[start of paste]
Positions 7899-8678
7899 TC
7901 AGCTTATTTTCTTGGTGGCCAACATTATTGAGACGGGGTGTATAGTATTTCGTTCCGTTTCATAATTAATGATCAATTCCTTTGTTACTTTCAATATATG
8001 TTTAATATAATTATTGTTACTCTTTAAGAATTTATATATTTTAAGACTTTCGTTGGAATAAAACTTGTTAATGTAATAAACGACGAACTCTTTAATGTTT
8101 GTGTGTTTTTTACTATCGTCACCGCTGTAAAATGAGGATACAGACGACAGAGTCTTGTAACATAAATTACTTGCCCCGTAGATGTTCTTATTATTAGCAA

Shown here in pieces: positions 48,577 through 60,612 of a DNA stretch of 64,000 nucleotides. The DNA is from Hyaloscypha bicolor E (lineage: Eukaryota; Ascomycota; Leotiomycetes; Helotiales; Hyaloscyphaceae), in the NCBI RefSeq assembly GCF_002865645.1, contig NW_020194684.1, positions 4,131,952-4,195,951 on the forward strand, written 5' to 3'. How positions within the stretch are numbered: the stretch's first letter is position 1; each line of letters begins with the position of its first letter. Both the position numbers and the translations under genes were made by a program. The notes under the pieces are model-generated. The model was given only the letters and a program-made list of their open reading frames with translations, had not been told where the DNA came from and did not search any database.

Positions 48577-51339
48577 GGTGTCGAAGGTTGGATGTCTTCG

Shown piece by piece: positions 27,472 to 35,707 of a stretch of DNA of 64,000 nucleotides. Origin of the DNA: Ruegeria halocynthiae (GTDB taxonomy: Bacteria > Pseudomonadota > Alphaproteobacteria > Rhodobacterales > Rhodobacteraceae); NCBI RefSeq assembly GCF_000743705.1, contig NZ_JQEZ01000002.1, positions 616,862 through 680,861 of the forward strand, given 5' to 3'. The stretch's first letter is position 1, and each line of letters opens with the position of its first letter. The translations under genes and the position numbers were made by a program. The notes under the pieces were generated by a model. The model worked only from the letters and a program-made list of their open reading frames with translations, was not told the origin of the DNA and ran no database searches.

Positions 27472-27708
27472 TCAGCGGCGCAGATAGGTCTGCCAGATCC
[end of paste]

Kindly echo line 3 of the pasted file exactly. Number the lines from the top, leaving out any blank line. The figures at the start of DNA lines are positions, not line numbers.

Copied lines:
7901 AGCTTATTTTCTTGGTGGCCAACATTATTGAGACGGGGTGTATAGTATTTCGTTCCGTTTCATAATTAATGATCAATTCCTTTGTTACTTTCAATATATG